I received this book for free from the publisher in exchange for an honest review. This does not affect my opinion of the book or the content of my review.Silk Armor by Claire Sydenham
Published: 2013 by Old Harbour Press
Genres: Fiction (General)
Source: the publisher
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Silk Armor is the story of Claire Sydenham, an American woman teaching English in Turkey. While she is there, she observes the relationship between her colleague Victor and Didem, one of her students. Victor and Didem’s relationship is tragic and destructive, highlighting the clash between old and new cultural values.
For Didem, romance with Victor is forbidden. She fears how her father will react when he finds out, knowing that he will beat her (or worse). For Victor, the affair begins as a fling in another country, but he is tortured by the realization of what it costs Didem. For Didem and her friends, sexuality isn’t as casual as it can be in America, and just the attitudes surrounding it can have a major impact on one’s future. There are very real consequences for one’s actions.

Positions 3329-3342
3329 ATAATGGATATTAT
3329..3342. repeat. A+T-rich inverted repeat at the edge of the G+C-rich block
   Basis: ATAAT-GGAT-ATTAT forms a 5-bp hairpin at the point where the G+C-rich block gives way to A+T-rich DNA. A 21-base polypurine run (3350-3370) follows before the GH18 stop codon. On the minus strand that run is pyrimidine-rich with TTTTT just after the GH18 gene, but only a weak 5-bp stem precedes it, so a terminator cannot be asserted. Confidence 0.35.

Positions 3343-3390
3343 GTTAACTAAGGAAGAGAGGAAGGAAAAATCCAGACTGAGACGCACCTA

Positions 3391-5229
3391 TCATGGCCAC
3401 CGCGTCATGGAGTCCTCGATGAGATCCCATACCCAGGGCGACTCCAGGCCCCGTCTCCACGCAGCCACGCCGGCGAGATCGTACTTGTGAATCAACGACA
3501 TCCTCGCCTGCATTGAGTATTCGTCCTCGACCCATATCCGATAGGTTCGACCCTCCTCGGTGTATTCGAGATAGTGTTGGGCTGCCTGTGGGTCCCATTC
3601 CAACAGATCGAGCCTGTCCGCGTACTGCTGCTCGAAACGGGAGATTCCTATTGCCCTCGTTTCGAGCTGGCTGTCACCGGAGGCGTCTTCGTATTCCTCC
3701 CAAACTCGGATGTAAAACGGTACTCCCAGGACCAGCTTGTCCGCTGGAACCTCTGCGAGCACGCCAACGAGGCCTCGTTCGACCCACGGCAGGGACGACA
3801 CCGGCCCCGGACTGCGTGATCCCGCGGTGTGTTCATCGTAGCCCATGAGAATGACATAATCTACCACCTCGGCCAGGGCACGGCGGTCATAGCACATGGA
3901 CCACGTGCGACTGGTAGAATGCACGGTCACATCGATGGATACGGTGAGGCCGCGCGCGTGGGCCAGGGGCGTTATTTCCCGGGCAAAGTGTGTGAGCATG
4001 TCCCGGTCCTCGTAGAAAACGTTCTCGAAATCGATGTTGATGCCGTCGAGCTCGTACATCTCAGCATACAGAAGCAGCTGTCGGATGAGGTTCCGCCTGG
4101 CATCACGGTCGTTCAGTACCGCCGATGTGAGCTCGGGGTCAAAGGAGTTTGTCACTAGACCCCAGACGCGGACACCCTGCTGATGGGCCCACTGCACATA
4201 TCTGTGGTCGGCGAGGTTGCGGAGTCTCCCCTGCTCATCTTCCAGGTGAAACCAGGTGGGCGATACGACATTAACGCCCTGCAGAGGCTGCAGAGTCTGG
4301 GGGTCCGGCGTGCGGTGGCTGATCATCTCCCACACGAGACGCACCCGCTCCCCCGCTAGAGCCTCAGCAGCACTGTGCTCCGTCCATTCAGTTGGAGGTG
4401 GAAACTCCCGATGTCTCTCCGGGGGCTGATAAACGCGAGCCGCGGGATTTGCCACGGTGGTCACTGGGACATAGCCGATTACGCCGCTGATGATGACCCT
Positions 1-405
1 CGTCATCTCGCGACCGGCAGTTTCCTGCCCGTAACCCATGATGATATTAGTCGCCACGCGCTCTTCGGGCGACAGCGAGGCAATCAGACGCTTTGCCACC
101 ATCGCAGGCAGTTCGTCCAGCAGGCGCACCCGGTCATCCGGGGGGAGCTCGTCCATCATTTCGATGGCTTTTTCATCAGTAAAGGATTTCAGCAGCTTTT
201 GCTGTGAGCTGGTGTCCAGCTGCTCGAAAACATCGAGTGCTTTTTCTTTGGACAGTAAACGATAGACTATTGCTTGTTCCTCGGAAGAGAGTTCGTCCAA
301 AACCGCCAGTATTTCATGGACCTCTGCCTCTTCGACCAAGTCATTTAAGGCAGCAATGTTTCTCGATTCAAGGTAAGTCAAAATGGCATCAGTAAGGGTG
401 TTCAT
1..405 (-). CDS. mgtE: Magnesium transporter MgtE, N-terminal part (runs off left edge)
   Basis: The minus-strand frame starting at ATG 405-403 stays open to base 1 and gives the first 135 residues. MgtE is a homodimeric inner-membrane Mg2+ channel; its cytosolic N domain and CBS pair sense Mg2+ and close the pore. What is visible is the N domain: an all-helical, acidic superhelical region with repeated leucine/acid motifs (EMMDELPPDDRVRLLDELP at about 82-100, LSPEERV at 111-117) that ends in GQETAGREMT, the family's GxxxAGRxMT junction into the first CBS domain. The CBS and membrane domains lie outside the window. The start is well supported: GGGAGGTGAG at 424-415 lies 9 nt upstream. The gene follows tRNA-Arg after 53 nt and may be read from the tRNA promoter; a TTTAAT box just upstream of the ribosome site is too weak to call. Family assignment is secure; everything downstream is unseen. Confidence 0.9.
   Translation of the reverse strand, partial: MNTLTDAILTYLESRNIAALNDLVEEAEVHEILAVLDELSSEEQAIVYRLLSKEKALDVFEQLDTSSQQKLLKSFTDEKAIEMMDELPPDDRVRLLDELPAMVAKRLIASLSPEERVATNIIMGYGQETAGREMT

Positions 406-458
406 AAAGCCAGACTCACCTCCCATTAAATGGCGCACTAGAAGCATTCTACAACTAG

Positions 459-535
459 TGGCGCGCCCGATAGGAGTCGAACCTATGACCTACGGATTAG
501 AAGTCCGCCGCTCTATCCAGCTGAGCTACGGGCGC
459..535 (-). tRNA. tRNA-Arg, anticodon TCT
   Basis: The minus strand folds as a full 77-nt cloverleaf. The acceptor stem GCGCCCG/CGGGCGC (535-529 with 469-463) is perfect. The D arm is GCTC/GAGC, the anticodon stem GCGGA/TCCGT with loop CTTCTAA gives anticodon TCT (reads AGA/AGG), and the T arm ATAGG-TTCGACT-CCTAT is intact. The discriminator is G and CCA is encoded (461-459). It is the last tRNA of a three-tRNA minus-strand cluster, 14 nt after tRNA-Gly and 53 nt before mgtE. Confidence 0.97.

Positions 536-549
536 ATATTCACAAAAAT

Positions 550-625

Silk Armor is told in a nonlinear manner which can at times be confusing. The story is mostly told from Claire’s perspective, but it jumps around chronologically and also includes fragments from Victor’s journal. It is an attempt to shed light on a confusing and difficult situation which has quite clearly had a profound impact on Claire’s life.
Even the minor characters are vivid and complex. There’s the traditional Segvi, who struggles with her own Muslim faith as she watches Didem rebel. If she sanction’s Didem’s actions and goes along with them, she feels like she is betraying and minimizing her faith. Then there’s Didem’s first love, the former goatherd Mustafa. He’s also a draft dodger, so he lives an impermanent and nomadic lifestyle, sleeping on friends’ couches and working at a bar. Even though he seems like his life isn’t put together, he is stronger than he appears, and has been saving the bulk of his pay for a bride price.
The central theme of the novel is the clash between old and new values. Sydenham doesn’t portray one as being better than the other; each of the characters must struggle with Turkey’s evolving culture and must choose his or her place in it, and the decisions people make aren’t always the ones that are expected.
On the whole, I would recommend Silk Armor despite the confusing narration style. Before reading the novel, I didn’t know much about life in modern Turkey, but I found myself caught up in the characters’ struggles and wanting to learn more about the world in which they live.